Court authorised Wills for persons who do not have testamentary capacity (otherwise known as Statutory Wills)
Before granting leave to apply for an order under the Wills Act 1997(as amended) relating to a statutory Will, the court must be satisfied that:
- the person on whose behalf the Will is to be made, or revoked, does not have testamentary capacity; and
- the proposed Will or revocation reflects what the intentions of the person would likely to be, or what the intentions of the person might reasonably be expected to be, if he or she had testamentary capacity; and
- it is reasonable in all the circumstances for the court, by order, to authorise the making of the Will or the revocation of the Will for the person.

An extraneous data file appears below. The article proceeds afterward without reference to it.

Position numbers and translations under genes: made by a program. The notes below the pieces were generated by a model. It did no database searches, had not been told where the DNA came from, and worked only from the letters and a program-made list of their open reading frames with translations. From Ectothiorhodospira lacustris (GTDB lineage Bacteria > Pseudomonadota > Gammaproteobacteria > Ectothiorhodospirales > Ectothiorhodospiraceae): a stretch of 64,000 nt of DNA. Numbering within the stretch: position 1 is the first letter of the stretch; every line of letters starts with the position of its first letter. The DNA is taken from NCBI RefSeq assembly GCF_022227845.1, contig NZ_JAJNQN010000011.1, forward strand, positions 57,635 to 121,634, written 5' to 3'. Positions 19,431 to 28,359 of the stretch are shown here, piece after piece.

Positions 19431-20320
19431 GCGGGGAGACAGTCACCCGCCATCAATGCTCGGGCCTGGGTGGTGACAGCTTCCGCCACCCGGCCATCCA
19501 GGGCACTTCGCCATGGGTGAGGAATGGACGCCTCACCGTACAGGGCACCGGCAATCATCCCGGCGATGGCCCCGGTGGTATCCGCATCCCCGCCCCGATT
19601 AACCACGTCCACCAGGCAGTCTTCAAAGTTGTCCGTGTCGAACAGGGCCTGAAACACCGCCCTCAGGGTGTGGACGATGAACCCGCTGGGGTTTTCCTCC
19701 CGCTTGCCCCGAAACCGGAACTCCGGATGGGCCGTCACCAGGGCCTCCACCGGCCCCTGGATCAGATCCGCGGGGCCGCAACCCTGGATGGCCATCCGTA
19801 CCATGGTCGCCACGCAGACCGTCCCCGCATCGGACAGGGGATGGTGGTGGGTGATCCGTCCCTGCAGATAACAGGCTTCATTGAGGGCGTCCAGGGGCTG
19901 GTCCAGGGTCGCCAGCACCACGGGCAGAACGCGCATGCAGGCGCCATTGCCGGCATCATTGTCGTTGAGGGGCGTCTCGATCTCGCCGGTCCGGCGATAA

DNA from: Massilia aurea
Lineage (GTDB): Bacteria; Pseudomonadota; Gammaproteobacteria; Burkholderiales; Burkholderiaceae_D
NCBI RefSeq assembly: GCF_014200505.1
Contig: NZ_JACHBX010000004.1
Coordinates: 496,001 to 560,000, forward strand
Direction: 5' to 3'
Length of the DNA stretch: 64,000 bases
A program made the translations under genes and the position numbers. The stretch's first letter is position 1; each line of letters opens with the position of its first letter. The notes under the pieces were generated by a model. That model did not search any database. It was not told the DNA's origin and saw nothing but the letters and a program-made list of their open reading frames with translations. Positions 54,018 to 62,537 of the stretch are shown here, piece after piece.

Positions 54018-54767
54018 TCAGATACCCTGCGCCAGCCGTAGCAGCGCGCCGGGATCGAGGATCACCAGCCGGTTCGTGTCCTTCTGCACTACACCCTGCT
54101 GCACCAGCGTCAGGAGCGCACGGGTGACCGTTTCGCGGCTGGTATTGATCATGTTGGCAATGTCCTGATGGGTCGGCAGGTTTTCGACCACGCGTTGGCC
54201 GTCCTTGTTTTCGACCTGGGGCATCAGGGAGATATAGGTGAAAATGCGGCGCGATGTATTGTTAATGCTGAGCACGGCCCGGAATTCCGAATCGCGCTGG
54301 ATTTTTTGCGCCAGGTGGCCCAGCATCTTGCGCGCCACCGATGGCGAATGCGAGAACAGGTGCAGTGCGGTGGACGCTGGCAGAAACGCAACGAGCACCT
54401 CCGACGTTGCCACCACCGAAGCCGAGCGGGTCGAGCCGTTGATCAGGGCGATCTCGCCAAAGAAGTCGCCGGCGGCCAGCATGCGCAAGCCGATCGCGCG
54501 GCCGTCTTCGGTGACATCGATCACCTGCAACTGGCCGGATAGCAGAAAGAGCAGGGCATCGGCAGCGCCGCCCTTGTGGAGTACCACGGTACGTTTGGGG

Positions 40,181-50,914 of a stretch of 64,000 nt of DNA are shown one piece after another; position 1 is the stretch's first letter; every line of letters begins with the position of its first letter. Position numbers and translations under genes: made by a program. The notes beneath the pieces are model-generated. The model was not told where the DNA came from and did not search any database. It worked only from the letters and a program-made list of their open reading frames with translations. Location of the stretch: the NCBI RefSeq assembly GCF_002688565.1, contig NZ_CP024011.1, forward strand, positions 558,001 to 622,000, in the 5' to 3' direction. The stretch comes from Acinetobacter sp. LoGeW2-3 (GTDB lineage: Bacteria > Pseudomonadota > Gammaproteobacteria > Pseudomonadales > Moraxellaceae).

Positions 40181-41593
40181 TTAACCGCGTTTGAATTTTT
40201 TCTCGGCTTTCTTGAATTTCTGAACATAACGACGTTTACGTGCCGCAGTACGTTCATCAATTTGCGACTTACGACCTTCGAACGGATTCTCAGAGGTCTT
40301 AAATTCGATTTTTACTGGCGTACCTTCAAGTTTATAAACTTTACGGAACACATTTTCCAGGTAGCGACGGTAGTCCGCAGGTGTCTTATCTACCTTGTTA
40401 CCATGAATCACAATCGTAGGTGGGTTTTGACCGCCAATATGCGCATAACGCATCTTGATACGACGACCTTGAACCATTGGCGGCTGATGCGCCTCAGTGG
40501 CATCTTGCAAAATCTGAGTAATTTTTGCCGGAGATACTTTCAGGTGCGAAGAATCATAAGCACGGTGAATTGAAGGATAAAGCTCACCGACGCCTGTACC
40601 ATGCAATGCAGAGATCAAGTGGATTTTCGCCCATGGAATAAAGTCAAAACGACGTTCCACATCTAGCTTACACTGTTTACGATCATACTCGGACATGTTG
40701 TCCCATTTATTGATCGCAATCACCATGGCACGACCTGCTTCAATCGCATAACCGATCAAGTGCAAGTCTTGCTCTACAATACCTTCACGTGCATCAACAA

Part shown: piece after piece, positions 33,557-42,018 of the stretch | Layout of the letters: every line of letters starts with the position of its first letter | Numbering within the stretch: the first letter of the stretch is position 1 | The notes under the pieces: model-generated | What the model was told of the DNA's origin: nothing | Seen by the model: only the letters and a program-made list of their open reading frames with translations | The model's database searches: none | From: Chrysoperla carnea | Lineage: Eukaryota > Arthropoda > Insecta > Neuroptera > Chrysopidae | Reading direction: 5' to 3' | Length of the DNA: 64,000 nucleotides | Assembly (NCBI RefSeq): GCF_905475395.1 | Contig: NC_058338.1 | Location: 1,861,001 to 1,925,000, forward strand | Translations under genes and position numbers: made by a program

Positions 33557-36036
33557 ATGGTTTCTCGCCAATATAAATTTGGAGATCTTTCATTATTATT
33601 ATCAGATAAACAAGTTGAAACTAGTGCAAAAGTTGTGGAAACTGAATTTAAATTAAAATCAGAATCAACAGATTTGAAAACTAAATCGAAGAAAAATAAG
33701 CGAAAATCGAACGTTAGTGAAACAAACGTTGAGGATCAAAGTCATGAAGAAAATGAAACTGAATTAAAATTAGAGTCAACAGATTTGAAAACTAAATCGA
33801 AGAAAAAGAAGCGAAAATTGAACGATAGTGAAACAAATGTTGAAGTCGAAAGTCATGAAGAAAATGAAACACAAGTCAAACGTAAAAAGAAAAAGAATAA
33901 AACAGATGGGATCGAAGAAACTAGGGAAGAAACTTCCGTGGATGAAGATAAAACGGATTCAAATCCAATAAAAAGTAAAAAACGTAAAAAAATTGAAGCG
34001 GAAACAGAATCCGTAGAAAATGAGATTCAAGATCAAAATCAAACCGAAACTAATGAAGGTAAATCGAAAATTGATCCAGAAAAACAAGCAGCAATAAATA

The persons who are entitled to appear at an application for leave (permission to go further) before a court include a legal practitioner representing that person, a power of attorney of that person, a guardian or administrator of that person or any other person who has in the opinion of the court a genuine interest in the matter.
This Act also states that if the court uses its discretion to make such a statutory Will, it will be deemed to be valid and will be admitted to probate.
Making an application for leave is complex and all parties interested should be given notice of the matter coming before the court. Parties involved in making the application, or on the other hand opposing the application, need to remember that cost orders may follow the event and the unsuccessful party may be burdened in paying costs.
“Pearce Webster Dugdales are experienced in this area and are qualified to provide advice to you.”